Researchers in the Netherlands have shown that a radiotherapy photon beam can be guided to a tumour using magnetic resonance imaging (MRI). In a step that the researchers claim will "open the door to start testing MRI–guided radiation therapy in the clinic", the team showed that MR imaging with the radiation beam switched on does not degrade the performance of either the accelerator used to create the beam or the MR scanner.

Incorporating real-time image guidance into radiotherapy should boost tumour targeting accuracy, reduce the irradiation of sensitive neighbouring tissues and reduce side effects. Such guidance will be of particular benefit if a non-ionizing imaging technique such as MRI is employed. As such, a research team at the University Medical Center Utrecht in the Netherlands is working to integrate a linear accelerator with an MR scanner. Now the Utrecht team has demonstrated proof-of-concept operation of their system.

The prototype device comprises a 6 MV linear accelerator (linac) positioned laterally to a 1.5 T MRI system. The researchers modified both the MRI and accelerator to enable their simultaneous and unhampered operation. The linac was customized by replacing various steel components with non-magnetic versions, as well as mounting it on a wooden frame (instead of its steel gantry). This was done to ensure that the linac was not adversely affected by the high magnetic fields created by the MRI magnet.

Active shielding

The MR scanner was equipped with a replacement magnet and gradient coil that were designed to reduce the magnetic field strength in the region of the accelerator. The magnet is actively shielded, with most of the external field generated by the inner coils cancelled by a field generated from a pair of shield coils.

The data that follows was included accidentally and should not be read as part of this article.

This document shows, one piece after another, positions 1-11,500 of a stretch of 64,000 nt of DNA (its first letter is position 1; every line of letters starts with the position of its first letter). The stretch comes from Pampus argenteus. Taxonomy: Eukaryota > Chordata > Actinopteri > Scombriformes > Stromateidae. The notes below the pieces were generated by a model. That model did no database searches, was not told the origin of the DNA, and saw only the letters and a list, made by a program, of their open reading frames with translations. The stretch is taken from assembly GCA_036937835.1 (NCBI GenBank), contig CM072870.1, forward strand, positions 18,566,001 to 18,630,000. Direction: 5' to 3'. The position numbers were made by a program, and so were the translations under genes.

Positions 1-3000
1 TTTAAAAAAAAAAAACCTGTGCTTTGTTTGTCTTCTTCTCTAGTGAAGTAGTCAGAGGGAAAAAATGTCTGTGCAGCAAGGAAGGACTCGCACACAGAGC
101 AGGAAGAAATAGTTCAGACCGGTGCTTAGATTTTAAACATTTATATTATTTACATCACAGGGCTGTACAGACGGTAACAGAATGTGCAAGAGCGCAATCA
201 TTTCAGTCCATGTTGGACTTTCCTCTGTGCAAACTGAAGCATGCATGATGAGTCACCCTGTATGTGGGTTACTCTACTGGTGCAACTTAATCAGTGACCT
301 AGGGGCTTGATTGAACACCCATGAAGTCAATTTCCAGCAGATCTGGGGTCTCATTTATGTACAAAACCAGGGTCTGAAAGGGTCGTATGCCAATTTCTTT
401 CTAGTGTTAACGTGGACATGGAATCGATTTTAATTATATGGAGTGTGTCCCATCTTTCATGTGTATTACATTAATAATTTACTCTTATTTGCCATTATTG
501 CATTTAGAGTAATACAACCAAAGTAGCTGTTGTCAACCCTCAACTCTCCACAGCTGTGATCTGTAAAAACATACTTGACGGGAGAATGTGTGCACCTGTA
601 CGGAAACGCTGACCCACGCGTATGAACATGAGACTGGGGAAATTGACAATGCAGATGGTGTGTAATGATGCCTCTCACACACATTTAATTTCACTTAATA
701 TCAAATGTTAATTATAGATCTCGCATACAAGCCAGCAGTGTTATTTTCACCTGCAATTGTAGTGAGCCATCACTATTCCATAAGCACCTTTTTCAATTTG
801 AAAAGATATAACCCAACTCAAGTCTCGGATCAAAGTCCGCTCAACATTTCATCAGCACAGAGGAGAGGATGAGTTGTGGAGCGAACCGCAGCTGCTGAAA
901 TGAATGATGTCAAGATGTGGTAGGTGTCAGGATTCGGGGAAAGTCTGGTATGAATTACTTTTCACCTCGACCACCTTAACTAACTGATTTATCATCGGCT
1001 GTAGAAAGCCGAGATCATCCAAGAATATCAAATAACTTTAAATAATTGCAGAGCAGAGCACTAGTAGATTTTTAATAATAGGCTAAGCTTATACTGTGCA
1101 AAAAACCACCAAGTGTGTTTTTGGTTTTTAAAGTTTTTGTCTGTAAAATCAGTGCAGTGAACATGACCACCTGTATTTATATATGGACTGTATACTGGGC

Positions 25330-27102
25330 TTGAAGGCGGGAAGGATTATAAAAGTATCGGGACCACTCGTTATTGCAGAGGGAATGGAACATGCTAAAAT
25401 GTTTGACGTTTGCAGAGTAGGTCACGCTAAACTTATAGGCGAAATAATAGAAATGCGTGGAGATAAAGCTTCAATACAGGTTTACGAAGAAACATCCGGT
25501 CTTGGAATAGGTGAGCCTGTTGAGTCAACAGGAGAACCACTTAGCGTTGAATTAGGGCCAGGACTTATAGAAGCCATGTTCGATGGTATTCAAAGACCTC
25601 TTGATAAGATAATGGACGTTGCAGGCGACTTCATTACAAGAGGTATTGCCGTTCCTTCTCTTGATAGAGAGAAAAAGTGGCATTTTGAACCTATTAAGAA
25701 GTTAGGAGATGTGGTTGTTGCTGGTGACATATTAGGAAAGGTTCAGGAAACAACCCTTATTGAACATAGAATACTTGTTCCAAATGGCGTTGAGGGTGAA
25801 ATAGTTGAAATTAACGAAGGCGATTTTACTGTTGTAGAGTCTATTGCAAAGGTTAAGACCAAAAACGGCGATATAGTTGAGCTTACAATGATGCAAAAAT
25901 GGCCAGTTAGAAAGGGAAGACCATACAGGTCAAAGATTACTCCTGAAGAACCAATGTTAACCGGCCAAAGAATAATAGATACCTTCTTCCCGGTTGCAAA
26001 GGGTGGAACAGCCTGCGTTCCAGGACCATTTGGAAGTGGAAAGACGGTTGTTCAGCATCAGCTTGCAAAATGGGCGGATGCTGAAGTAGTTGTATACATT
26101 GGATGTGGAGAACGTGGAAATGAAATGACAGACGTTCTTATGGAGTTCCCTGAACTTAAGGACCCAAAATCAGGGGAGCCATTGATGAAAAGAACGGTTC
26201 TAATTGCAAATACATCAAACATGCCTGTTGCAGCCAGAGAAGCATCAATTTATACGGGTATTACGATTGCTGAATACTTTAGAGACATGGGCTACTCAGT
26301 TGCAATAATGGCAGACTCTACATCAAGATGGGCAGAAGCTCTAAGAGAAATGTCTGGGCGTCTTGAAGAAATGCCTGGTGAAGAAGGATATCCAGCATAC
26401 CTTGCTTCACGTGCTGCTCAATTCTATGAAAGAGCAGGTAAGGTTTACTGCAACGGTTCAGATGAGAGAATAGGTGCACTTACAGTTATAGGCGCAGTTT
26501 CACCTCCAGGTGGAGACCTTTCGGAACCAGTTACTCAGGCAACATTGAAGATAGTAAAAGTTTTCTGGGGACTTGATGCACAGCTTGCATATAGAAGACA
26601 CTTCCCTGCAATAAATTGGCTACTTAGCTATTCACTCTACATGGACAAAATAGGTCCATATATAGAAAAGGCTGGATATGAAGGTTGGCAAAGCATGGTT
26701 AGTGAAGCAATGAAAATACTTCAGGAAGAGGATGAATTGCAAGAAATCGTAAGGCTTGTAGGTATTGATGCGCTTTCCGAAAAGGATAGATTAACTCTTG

The team also redesigned the treatment room set-up. Instead of using the standard RF shielding method — placing the MRI inside a Faraday cage — shielding was achieved via two RF cages situated at either side of the MRI bore. In this design, the inner wall of the MRI cryostat becomes an integral part of the RF cage and the sample volume is shielded from the rest of the room, including the accelerator.

"Together, the magnetic decoupling and the RF decoupling made it possible to perform MRI with the radiation beam on,", said Bas Raaymakers from UMC Utrecht's department of radiotherapy.

"The key significance of this work is the fact that we show that real simultaneous irradiation and diagnostic-quality MR imaging is feasible," said Raaymakers. "Before implementation in the radiotherapy clinic we obviously need to make a few more steps, but the proof is there that makes it worth investing in these steps."

Proof of concept

The researchers performed initial imaging tests on volunteers (with the accelerator switched off) using standard sequences for prostate, brain and kidney MRI. All images were of diagnostic quality. They then examined the simultaneous use of the MRI and accelerator systems, by performing 1.5 T MR imaging on a pork sample during irradiation. Images taken with the radiation beam on and off were identical, and no degradation of linac performance was seen.

Working towards a clinical prototype, the next step is to incorporate a multileaf collimator (MLC), which needs to be non-magnetic as it will be located outside of the system's low-magnetic-field region. Meanwhile, constructing a gantry for accelerator rotation will facilitate treatments using an arc-therapy approach. Other plans include the development of megavoltage transparent RF coils that won't cast a shadow in the radiation field, and determination of the optimal MR sequences for guiding radiotherapy.

The Utrecht team is currently working with equipment-makers Elekta and Philips on these tasks. "We hope to start the first clinical tests in a year's time. Whether this involves patients remains to be seen," Raaymakers said.

He continued: "We are currently discussing with our physicians what the best introduction scheme is. Should we start with palliative patients, start by using MRI as improved position verification or should we start with a novel strategy such as irradiation of liver metastases? This choice will determine the technical requirements such as, for instance, full gantry rotation, and the accompanying time schedule."